# What is the current through the lamp?

We have the following circuit:

A neon lamp and a inductor are connected in parallel to a battery of 1.5 $V$. The inductor has a 1000 loops, a length of $5.0 cm$, an area of $12cm^2$ and a resistance of $3.2 \Omega$. The lamp shines when the voltage is $\geq 80V$.

• When the switch is closed, $B$ in the inductor is $1.2\times 10^{-2} T$.

• The flux then is $1.4 \times 10^{-5} Wb$

(calculated myself, both approximations).

You open the switch. During $1.0 \times 10^{-4} s$ there is induction. Calculate how big the current through the lamp is.

My textbook provides me with the following answer:

$U_{ind} = 1000 . 1.4 \times 10^{-5} / 1.0 \times 10^{-4} = 1.4 \times 10^{2} V$.

$I = U/R_{tot} = 1.4 \times 10^{2} / (3.2+1.2) = 32A$

My concerns:

• How do we know that $1.4 \times 10^{-5}$ is $|\Delta \phi|$? This is the flux in the inductor while the switch is closed, but when you open it doesn't induction increase/decrease the flux? Or will the flux just become 0 and hence give us $1.4 \times 10^{-5}$ ?

• Why do we have to take the $R_{tot}$? What does the resistance of the inductor have to do with the lamp?

p.s. - This question can't be asked on electronics SE, since their site doesn't allow for such a question.

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@PatEugene Haha I'm quite certain we are not supposed to use a time dependent differential equation, at least not for a couple of years! –  Ylyk Coitus Jan 18 '13 at 23:08
Yeah ok so this problem, is like I said a little silly. It seems like you have to assume the current drops to zero in the given time and therefore so does the flux. This gives you the first part. –  PatEugene Jan 18 '13 at 23:40

When you close the switch the inductor "charges", gaining magnetic energy and hence an associated flux. When you open the switch, there is a potential energy associated with the inductor, and hence it will "discharge", generating a current in the circuit. So under the assumption that all the flux discharges, then $\Delta \phi$ will be $1.4 \times 10^{-5}$ $Wb$.

Now that there is a current flowing in the circuit, the current will see all the resistances in the circuit, not just the ones in front of it (since the circuit is closed and the sums of the sources and potential drops around the whole circuit must be zero.)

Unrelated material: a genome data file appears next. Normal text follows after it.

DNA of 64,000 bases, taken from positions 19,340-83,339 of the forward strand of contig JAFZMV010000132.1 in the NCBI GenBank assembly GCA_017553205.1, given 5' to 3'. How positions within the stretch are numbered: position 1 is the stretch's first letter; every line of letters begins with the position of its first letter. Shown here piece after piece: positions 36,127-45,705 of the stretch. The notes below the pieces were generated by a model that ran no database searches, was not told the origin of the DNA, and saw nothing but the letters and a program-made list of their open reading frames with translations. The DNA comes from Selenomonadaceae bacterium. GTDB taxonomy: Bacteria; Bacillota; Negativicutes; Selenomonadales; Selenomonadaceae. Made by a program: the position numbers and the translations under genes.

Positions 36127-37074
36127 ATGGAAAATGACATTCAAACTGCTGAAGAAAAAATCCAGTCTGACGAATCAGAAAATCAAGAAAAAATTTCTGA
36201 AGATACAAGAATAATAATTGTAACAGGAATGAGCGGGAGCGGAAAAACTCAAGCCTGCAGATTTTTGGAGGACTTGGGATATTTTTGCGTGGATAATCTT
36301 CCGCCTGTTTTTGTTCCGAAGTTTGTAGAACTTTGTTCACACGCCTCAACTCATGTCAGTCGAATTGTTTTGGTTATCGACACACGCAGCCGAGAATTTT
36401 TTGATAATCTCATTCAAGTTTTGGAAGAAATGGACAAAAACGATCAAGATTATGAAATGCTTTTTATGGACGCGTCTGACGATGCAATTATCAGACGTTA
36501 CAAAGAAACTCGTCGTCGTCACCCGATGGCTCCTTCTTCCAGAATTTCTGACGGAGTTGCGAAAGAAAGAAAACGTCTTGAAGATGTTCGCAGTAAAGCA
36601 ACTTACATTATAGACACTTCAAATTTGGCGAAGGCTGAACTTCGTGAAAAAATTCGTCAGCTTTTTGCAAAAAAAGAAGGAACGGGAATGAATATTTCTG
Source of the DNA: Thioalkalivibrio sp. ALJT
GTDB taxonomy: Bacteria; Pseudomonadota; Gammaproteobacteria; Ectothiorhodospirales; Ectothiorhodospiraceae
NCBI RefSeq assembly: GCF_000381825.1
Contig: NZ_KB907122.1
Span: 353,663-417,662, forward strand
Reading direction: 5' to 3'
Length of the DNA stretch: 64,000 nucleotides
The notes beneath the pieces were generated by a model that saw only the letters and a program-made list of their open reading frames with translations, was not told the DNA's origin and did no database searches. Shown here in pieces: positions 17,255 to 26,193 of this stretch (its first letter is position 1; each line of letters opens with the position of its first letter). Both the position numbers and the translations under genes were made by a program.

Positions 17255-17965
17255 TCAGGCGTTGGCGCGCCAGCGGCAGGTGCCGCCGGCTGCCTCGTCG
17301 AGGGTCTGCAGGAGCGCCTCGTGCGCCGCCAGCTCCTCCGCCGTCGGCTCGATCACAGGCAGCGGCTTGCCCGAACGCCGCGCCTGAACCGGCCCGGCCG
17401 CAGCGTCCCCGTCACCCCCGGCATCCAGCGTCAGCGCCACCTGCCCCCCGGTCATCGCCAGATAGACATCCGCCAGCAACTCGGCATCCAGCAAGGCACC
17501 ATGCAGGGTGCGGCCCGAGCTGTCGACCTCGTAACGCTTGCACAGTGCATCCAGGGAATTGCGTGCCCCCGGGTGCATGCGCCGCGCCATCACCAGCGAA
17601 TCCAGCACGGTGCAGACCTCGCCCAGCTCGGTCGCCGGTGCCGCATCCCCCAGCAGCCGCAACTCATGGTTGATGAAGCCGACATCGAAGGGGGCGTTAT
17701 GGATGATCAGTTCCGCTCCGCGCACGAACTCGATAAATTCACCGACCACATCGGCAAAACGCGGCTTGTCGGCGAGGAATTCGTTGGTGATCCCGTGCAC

One can consider only the resistance of the lamp if the resistance of the inductor was zero. But since it has a finite resistance (you could think of it like the internal resistance of a battery) you will have to consider the internal resistance of the inductor in series with the resistance of the lamp.

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But that means that the resistance through the loop is equal to the resistance through the lamp? If so, does this always hold for parallel components? In other words, do parallel components always have the same resistance? –  Ylyk Coitus Jan 22 '13 at 22:11
Wait, I might get it now: if the switch is open the current flows through the loop and lamp? –  Ylyk Coitus Jan 22 '13 at 22:26
I think I get the logic! –  Ylyk Coitus Jan 22 '13 at 22:26
Wait, does your final comment mean the question is wrongly stated? –  Ylyk Coitus Jan 22 '13 at 22:30
@YlykCoitus - You're confusing yourself. The resistance of the inductor and of the lamp are in series, not parallel. Therefore they should be added up, like any two series resistances. I just thought it would be easier to think of it as a perfect inductor (zero resistance) in series with a resistance, since your inductor does have a resistance. When the switch is open, current doesn't flow through the bottom part of the circuit (with the battery), so the only source of voltage is the energy that was stored in the inductor. contd in next comment. –  Kitchi Jan 23 '13 at 5:31

Yeah ok so this problem, is like I said a little silly. It seems like you have to assume the current drops to zero in the given time and therefore so does the flux. This gives you the first part, the induced voltage across the inductor. For the second part, it seems we simply have to apply Kirchoff's first loop rule and Ohm's law to find the current in the loop. This all seems very odd to me, because we are assuming the current is changing in order to induce a voltage, but also a single value for the current. Really, the current should be time dependent and the induction occurs for all time, not simply a finite amount. For the sake of completing this homework problem, we are done, but in reality we have to solve a differential equation and end up with exponential behavior.

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So the reason we have to take $R_{tot}$ is because 'Kirchoff's first loop rule'? I still don't quite understand why you have to take the total resistance if you want to calculate the current through the lamp –  Ylyk Coitus Jan 19 '13 at 9:01
I think the other answers cover your question about the change in flux. As to why $U/R_{tot}$ is used instead of $U/R_{lamp}$... it's not quite clear whether you're expected to find the current at a particular point on the circuit, or what point that might be. If I had to pick one current to characterize the circuit, it would be the current through a bit of wire that didn't have any parallel counterparts (or equivalently the sum of the currents through a set of parallel wires). The voltage drop has to be equal across both the lamp and the inductor, so the current is just $I_{tot}=V/R_{tot}$. If after this you're interested in the current through the lamp, you can find it easily by calculating the current through the inductor individually ($I=V/R_{ind}$), then $I_{lamp}=I_{tot}-I_{ind}$.